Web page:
VHMA’s 2019 Compensation and Benefits Survey finds that a majority of managers are satisfied with their jobs. But what is driving that satisfaction? The March 2020 Insiders’ Insights survey is dedicated to understanding more about what factors contribute to manager job satisfaction. Depending on the question about 175-200 responses were received. 1/3 of the respondents have been in a veterinary management role for 0-6 years, another 1/3 for 7-12 years, and the final 1/3 for 13+ years. Most of the respondents have a lot of experience in the veterinary industry with almost 80% having been in it for more than 10 years.
The first question in the survey asked managers to rate the following statements:
My responsibilities and duties are clearly defined.
I have the training I need to do my job.
The amount of work expected of me is reasonable.
I feel my skills are fully utilized in my job.
I feel challenged by my job.
The morale in the practice is high.
There is good communication among all staff (bottom up and peer-to-peer).
There is an atmosphere of teamwork and collaboration.
There is a positive workplace culture.
The practice culture, goals and medical direction matches my personal philosophies.
My fellow workers treat me with respect.
My practice owner(s) or supervisor values my input and opinions.
My practice owner(s) or supervisor supports my decisions.
My practice owner(s) or supervisor provides useful and constructive feedback.
The work I do gives me a feeling of personal accomplishment.
I feel/know believe that my work contributes directly to the success of this practice.
My job performance is measured to ensure I am achieving the expected results.
My compensation is appropriate relative to my workload and responsibility level.
My benefits package is adequate for my needs.
My practice owner(s) or supervisor supports my professional growth.
Some of the key trends noted:
- 78% of the total responses are in the “somewhat agree”, “strongly agree” or “completely agree” categories. 6% of the responses are neutral (“neither agree nor disagree”) and 16% are in one of the “disagree” categories.
- There is a lot of variation in responses to the different statements. The statement that got the most votes in the combined “agree strongly”/”completely agree” categories was “I feel/know believe that my work contributes directly to the success of this practice.” The statement with the fewest votes was “My job performance is measured to ensure I am achieving the expected results.” 3 ½ times as many people agreed with the first statement as with the second.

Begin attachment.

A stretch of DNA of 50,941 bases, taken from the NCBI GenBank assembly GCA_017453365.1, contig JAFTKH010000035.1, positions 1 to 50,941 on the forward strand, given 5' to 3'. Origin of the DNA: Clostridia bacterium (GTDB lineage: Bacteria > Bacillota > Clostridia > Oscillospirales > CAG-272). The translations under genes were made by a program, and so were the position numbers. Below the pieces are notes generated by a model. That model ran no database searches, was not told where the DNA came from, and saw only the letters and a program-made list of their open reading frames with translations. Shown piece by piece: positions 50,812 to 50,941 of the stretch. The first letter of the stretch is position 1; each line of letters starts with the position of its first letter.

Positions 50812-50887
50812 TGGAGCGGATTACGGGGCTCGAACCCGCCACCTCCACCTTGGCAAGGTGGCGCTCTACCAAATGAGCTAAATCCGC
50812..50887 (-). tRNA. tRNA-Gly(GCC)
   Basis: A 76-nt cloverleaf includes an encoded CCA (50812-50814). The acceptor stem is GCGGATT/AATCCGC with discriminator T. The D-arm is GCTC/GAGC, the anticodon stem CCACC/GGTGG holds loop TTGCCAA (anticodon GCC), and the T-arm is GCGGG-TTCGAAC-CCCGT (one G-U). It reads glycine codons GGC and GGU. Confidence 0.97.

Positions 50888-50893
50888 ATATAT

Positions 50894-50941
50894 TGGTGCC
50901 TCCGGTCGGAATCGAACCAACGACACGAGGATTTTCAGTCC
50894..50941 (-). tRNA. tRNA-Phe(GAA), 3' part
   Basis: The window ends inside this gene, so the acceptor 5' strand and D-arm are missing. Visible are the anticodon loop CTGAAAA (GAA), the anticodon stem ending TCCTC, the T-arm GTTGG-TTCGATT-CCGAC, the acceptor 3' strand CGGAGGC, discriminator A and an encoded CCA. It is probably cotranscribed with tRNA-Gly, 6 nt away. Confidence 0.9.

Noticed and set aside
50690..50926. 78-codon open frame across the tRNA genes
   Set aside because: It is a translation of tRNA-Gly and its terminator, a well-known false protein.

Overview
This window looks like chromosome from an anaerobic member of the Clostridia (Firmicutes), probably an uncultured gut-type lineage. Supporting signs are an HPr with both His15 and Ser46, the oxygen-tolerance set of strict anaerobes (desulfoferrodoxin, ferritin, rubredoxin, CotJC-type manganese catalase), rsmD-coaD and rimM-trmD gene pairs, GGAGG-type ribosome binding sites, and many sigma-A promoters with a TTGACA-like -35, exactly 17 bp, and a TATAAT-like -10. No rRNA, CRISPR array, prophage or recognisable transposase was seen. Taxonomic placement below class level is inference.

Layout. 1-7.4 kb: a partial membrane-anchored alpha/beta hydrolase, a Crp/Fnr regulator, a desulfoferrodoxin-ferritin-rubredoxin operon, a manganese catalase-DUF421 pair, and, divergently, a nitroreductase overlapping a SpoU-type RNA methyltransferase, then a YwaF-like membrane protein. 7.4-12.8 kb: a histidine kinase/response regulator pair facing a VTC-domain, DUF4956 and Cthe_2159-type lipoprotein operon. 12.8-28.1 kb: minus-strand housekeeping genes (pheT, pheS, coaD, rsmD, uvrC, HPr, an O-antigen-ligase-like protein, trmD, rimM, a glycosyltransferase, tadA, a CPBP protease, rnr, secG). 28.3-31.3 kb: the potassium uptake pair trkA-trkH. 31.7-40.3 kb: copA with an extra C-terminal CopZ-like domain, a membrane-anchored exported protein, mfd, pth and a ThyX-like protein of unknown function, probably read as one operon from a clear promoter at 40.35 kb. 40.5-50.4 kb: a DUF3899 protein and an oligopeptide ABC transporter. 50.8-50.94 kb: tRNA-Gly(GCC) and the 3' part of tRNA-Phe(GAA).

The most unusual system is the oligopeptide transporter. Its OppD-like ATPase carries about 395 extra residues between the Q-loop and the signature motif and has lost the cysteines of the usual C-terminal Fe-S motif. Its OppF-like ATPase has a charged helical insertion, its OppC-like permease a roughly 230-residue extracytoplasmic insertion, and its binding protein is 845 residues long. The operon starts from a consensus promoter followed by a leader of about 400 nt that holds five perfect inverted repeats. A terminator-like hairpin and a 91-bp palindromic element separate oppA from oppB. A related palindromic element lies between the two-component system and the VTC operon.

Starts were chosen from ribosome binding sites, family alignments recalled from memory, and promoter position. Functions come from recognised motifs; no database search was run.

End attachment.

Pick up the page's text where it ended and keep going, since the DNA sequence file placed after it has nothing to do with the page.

The next question asked: “Tell us specifically what top three factors could improve your level of satisfaction with your job?”
VHMA asked managers to say, in their own words, “What do you like best about working for your practice?” There were too many responses to list, below is a sample of the responses includes:
- As a co-owner, I am building something for my future.
- Community mission.
- The "ownership" staff demonstrate over patient care and overall operations.
- The challenges it presents.
- It is fun. We laugh and joke a lot. Has more of a family vibe to the place.
- I have been able to make some positive changes that benefit the employees, clients, and patients, and lead to better business overall. Not as many as I would like, but some.
- Watching the employees grow and learn in their positions.
- I have been able to make dramatic changes in the culture, HR, and improve the lives of the employees. Noticeable changes always keep me motivated to do more.
- The practice owner has complete trust in my skills.
- Incredibly supportive boss and an awesome team!
- The autonomy I have had in shaping my team and culture.
- Helping staff reach their goals and accomplish tasks they didn't think they could do.
- Our reputation in the community for the service and care that we provide.
- We have a very organized and structured hospital. People respect the rules. Veterinary med is always Chaos, but at least we are organized about it.
We were also interested in the reverse side and so VHMA asked managers to say, in their own words, “What do you like least about working for your practice?” Again, there were too many responses to list, below is a sample of the responses includes:
- Working with a significant other can be very challenging.
- I've always worked here. I don't know if I will ever stop wondering what other jobs look like.